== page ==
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them seasonably? If we have been enriched with the summer and autumn fruits, was it not with the intention that we should share them with our fellowcreatures, now when nature is at rest! The more the cold increases, the more disposed we should be to relieve the necessitous—to pour into the bosom of poverty all we can spare. What other end could Providence propose in the unequal division of earthly riches, were it not to excite beneficence in the wealthy, by the affecting scenes of the miseries of the poor. Let us, therefore, have compassion on our fellow-creatures, and not let them suffer more than even the brutes. It is our duty to soften their evils, and Providence permits us to have a share in this honour. It is our duty to clothe, to feed, and to comfort them. Nobody is so poor, but that they may do some good. Let us enjoy the sweetest satisfaction that a noble mind can feel, by relieving the wants of others ; by softening and lessening their weight of adversity. How easy is it to do this! We need only retract a few of our expences in dress and pleasures. How fit an offering would it be to virtue, were our benevolence to be attended by a conquest over our passions, in retrenching the indulgence of luxury and vanity, in order to bestow our charity on the poor !

LESSON CXXXIX.

The very things which appear hurtful may be

for our Benefit.

The evils we sometimes meet with enhance the value of our blessings, as colours are relieved and set off by shade. If there was no winter, should we be as sensible as we are of the charms of spring? Should

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we know the value of health without sickness, the sweets of repose without labour, the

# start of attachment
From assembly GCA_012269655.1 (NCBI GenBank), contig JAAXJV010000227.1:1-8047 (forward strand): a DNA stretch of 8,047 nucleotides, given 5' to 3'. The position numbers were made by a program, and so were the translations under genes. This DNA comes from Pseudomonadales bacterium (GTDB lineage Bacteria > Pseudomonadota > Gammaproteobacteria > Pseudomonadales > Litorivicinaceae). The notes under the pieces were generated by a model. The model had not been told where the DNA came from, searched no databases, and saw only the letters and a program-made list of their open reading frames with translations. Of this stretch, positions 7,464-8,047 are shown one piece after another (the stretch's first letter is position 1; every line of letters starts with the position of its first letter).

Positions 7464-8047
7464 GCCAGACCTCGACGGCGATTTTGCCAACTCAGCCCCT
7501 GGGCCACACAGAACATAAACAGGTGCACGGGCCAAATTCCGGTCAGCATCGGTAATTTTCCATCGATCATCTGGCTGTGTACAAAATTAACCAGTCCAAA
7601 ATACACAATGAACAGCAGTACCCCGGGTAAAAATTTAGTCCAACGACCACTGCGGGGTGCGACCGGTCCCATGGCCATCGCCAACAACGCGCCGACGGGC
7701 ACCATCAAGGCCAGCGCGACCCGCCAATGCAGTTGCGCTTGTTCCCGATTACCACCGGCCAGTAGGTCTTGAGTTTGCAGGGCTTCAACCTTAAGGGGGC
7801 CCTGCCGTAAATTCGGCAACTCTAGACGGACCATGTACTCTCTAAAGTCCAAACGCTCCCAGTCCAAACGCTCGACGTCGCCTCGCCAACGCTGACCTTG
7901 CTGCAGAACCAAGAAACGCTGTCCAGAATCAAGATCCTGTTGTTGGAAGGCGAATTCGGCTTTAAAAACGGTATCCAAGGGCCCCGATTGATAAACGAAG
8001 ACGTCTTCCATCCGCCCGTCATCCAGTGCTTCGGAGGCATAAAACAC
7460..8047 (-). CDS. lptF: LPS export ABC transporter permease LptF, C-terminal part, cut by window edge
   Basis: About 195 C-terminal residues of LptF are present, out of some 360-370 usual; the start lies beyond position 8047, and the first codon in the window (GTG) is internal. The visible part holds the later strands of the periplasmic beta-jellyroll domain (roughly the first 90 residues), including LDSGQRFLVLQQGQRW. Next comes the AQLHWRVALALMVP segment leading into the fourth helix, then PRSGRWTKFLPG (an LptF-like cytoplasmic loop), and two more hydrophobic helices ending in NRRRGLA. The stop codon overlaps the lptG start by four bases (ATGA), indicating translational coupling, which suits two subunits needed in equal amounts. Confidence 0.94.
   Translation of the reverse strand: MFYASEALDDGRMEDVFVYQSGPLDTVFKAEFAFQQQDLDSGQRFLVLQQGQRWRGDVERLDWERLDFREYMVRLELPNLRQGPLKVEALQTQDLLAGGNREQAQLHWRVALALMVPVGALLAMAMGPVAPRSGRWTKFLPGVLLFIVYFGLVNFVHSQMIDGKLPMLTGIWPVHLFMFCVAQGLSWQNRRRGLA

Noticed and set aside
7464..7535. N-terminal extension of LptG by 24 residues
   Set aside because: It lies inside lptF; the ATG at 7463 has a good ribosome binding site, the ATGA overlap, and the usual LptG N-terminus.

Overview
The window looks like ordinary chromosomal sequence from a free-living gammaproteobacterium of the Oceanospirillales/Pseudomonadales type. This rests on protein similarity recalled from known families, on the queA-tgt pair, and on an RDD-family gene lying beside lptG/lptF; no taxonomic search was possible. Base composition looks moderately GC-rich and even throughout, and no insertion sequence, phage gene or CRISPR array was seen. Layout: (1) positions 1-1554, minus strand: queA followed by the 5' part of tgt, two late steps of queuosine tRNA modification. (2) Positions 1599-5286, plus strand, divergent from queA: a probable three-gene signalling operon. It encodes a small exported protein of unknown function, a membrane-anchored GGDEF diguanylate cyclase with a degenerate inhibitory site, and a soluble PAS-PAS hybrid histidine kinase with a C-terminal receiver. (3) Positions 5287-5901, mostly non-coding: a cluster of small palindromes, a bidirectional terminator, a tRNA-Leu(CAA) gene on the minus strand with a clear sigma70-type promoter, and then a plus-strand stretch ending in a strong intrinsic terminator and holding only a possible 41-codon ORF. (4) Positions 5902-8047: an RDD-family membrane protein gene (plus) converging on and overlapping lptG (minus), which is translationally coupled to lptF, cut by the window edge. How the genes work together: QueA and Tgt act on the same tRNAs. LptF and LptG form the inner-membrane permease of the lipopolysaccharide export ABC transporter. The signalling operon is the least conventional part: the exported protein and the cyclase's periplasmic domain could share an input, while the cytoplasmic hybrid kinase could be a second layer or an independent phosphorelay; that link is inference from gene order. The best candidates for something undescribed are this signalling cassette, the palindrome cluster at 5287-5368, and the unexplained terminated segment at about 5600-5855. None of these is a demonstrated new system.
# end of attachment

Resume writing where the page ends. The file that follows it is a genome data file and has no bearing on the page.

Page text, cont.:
peace solation of a good conscience, if we had never been tried and tempted ? The more obstacles there are to our happiness, the greater our joy when we surmount them. The heavier our misfortunes are, the more happy we feel when delivered from them. If all our days were prosperous, we should give ourselves up to luxury, pride, and ambition. If we were never pressed to it by necessity, nobody would take the trouble to be active or laborious in business; nobody would make use of their talents, or cultivate their minds: nor would they be animated with zeal for the public good. If we were never liable to danger, how should we become prudent, or learn compassion ? If we had no evils to fear, how easily should we be intoxicated with happiness, and forget our gratitude to God, charity towards our neighbour, and all our duties in general! Are not then these virtues, these blessings of the soul, preferable to a constant train of pleasing sensations, which would also become dull and insipid to us by possession. He who reposes always in the lap of felicity, soon grows negligent of doing good, and is incapable of any great action; but let him feel the strokes of adversity, and he will recover his wisdom, activity, and virtue. How unjust and inconsistent are the desires of men! They wish to live quiet, contented, and happy, and they object to the means which lead to it. In the heat of summer, we sigh for coolness; and yet we are displeased when we see the clouds collect which are to obtain this for us.